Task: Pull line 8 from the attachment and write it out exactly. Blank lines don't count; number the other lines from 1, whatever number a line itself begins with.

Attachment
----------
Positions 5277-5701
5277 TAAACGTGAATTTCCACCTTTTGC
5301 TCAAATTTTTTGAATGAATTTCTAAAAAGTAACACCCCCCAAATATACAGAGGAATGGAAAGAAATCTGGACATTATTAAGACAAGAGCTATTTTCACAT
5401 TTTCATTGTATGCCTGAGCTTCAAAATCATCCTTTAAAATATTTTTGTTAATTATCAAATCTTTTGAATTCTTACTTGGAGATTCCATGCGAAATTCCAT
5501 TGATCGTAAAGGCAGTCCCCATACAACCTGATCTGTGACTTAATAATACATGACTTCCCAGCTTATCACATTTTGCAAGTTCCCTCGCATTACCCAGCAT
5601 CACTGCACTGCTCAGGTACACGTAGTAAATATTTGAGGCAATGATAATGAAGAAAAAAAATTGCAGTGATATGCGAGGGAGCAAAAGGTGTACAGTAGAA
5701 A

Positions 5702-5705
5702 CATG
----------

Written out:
Positions 5702-5705